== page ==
Daily catch-up: how come Ed Miliband’s tuition fee ‘cut’ is so popular, then?

‘Pony polling’, a lamontable Budget, imaginary places and a cute car. What more could you want?

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The Independent Online

1. Rosie Scammell has found the most stylish Fiat 500 in Italy.

2. Labour is about to be lamonted in the Budget, I wrote in The Independent on Sunday. Chris Giles has calculated that George Osborne might have £5bn a year to give away because of higher than expected tax receipts, the lower oil price and lower inflation since the Autumn Statement. It is reminiscent of Norman Lamont’s 1992 Budget, in which he cut the ground from under Labour’s feet.

3. In my article, I pointed out the folly of Ed Miliband in committing £2.7bn a year (the Institute for Fiscal Studies says it is £3.2bn) on a cut in tuition fees for future bankers. Emran Mian, director of the Social Market Foundation and chief civil servant who worked on tuition fees for Vince Cable, explains why it is a bad policy. Miliband knows this but thinks the voters are stupid.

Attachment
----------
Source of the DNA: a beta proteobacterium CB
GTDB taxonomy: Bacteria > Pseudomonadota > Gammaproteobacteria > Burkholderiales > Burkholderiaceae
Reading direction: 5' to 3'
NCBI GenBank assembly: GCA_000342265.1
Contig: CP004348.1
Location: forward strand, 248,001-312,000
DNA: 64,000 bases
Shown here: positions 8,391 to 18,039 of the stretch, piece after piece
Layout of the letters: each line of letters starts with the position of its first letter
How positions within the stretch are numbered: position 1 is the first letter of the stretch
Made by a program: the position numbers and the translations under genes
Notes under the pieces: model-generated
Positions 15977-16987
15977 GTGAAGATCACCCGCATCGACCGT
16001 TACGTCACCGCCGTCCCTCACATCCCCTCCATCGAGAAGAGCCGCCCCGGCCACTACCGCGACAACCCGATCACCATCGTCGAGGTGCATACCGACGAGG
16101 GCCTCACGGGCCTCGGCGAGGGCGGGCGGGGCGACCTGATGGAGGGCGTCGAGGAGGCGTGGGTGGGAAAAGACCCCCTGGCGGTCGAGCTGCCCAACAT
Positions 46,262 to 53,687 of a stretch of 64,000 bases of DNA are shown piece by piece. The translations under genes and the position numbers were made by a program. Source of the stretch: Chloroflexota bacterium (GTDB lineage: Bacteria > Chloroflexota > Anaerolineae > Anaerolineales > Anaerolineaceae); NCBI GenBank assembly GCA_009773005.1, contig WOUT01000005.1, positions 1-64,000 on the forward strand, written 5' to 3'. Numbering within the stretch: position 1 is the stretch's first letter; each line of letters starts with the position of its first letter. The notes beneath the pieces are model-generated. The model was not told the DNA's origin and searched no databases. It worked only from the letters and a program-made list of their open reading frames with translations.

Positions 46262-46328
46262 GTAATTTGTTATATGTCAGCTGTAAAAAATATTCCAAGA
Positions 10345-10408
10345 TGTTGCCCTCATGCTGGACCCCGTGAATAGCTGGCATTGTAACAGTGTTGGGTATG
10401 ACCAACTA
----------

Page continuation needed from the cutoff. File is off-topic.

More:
Initially, his policy seemed popular. On Friday YouGov found 64 per cent supported it and only 20 per cent opposed. It is hardly surprising that asking if tuition fees should be lower, with little information, should produce such an answer. It is what Hopi Sen calls pony polling: “Would you like a free pony?” By today, however, support had already fallen to 49 per cent, with 31 per cent opposed.

I think if you do the wrong thing because it is superficially popular, you will be found out. James O’Shaughnessy, who worked on education policy for the Conservatives in opposition and in government, said: “I was in Tory HQ when we cooked up an opportunist tuition fee policy in 2003. It was born of weakness and politically did us nothing but harm.”

4. The Top 10 this week was Fictional Countries. A popular list, I compiled a Top 50 for the website yesterday. A late, pedantic appeal from Adrian McMenamin got Muldavia dropped (the country of the wedding massacre in Dynasty, 1985, does appear to be a fictionalised Moldavia, then divided between Romania and the USSR). Averna was promoted in its place.

5. Quotation of the Weekend from the doorstep from Amy Gray, Conservative candidate for Hackney North and Stoke Newington:

Voter: “Politicians are only in it to fill their fat stomachs.”

Me: “Are you calling me fat?”

Voter: [Embarrassed pause.] “Not you.”

Via Stephen Bush.

6. And finally, thanks to Moose Allain for this:

Denis Waterman, Denis Waterman,

Does whatever a watering can.